In our first reading we hear King Solomon asking God for the gift of wisdom – a gift he would treasure more than gold or silver – a gift that would help him be a great and just king. What Solomon was really asking for was the gift, the ability to keep things in perspective, to have the right priorities in his life.
Twice this past week we heard the question, “what must I do to inherit eternal life?” Last Monday it was in the gospel of Luke, today it is in the gospel of Mark. What must I do to inherit eternal life? This should be an important question for all of us. How can I live a Christ like life? How can I be the kind of person God wants me to be? How can I be the kind of person I want to be? Like Solomon we pray for the gift of wisdom, the gift to be able to keep things in perspective.
What must I do to inherit eternal life? In Luke’s gospel when the Pharisee asked Jesus this question Jesus answers by telling the story of the Good Samaritan – the stranger, the outsider who saw his brother in a wounded man, a man ignored by others. Without hesitation he bound up his wounds and took care of him. Jesus tells the Pharisee if you want to inherit eternal life, “go and do likewise.” Be there for those in need, share what you have with those who have less, whether you know them or not.
In today’s gospel we see a young man who has grown up in faithful observance of the law. Recognizing this young man’s goodness Jesus loves him and calls him beyond the customary requisites for holiness. Jesus invites him let go of his many possessions and entrust himself and his future to Jesus. As in the story of the Good Samaritan this good young man is asked to embrace the poor and the stranger by sharing his great wealth with them. Jesus challenged him to make a life-altering choice that would benefit him and so many others. What Jesus was saying to this good young man was, “don’t let your possessions control your life or your identity. See them for what they are; gifts to be shared, otherwise they will be a hindrance to deepening your relationship with God.” This was too much for the young man and he went away sad.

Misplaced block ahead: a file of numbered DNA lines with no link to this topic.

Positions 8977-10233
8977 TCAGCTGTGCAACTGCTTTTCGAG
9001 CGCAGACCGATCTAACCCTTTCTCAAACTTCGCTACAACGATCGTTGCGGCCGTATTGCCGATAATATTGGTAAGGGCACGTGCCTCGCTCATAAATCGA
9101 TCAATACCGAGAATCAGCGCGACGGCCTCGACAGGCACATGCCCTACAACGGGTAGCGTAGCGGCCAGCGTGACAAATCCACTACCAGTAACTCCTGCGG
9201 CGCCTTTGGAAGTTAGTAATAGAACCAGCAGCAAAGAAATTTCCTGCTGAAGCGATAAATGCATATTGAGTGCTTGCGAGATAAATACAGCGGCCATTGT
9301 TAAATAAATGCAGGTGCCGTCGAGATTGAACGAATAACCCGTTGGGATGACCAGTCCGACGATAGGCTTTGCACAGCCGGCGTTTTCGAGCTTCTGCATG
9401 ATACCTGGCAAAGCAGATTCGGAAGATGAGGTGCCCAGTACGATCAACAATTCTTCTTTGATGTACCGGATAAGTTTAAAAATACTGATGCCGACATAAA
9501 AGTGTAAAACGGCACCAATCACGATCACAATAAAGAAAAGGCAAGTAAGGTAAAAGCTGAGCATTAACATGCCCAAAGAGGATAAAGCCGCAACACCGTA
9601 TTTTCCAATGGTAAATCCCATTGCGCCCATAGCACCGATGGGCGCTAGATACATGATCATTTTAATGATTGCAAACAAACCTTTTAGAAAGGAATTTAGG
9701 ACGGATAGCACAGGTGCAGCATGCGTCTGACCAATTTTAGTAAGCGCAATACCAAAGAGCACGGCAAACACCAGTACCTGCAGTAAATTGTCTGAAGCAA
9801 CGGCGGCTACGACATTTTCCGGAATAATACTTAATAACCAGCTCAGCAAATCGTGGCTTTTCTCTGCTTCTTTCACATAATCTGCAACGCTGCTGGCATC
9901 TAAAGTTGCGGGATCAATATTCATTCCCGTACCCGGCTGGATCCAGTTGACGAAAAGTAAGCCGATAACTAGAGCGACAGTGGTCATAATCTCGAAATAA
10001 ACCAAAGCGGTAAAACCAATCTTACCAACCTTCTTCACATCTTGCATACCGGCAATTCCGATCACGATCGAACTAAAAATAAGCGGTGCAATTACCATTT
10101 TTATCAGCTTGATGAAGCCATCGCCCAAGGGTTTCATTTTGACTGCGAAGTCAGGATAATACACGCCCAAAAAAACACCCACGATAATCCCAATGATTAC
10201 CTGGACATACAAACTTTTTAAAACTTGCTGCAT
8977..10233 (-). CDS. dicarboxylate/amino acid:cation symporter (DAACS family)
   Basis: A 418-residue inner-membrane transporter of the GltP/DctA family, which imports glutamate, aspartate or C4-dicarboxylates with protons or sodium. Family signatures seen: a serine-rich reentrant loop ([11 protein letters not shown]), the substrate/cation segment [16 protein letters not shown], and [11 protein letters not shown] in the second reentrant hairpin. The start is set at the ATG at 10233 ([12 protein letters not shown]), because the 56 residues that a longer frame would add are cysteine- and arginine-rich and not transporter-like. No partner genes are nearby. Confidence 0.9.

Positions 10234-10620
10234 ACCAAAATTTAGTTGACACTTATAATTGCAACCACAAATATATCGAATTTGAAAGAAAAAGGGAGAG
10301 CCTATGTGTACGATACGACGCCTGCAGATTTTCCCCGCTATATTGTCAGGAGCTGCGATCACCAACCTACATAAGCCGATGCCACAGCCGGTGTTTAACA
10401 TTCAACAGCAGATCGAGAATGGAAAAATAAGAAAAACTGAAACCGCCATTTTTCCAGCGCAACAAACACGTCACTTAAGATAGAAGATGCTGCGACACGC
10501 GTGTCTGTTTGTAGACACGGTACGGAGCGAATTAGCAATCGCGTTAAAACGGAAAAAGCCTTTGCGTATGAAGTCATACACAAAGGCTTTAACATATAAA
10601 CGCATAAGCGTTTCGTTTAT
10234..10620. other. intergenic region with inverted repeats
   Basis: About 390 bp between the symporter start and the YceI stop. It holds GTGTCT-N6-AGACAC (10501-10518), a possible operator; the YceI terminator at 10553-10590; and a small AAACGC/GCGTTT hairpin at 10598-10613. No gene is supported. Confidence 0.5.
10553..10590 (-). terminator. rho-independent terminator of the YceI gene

A number of years ago a man in the parish asked the pastor at the time, Fr. Ed Hennessey, a variation of today’s question, “what must I do to inherit eternal life? The pastor knew him well enough to know he was a good man, struggling to raise a family of four, struggling to lower his mortgage, but at the same time deeply involved in many good works. He was generous with his time and he could always be called upon to help people in need. So the pastor answered his question by saying “keep on doing what you’re doing.” Keep on being a loving husband and father, be there for your wife and children, and keep on being there for others. Continue to share your good fortune with others. Keep on doing what you’re doing.
What must we do to inherit eternal life? We can look into our own lives and see those times when we are asked to be there for others, when we are challenged to face on own insensitivy to the homeless in this city, our own indifference to the reality of the working poor in this city. On Tuesday the Star carried a section titled “Toronto’s Vital Statistics” It’s not an easy read. The gap between the haves and the have nots is widening in our city. Many of us are not aware and some do not care about these social issues.
What must we do to inherit eternal life? Pray for the gift of wisdom, the gift to be able to keep things in perspective, the gift to make us more sensitive to the needs of other, be they members of our own family or total strangers.
I believe the grace of God works from the feet up. No matter where we are, no matter what we may be doing, the possibility to grow in grace is in that space. We just have to be sensitive to what we are called to do and be in that particular situation. We just have to be willing, as was the Good Samaritan, to be there for whoever is in need. We need to be willing to divest ourselves our own busyness, our own demands on our time, our own preoccupation with our concerns and share our time and gifts with others.
As we continue to celebrate this Eucharist we can pray for ourselves and for each other for the courage to ask this important question, “what must I do to inherit eternal life” and may we have the courage to hear the answer as it comes to us in the ordinary living of our ordinary lives.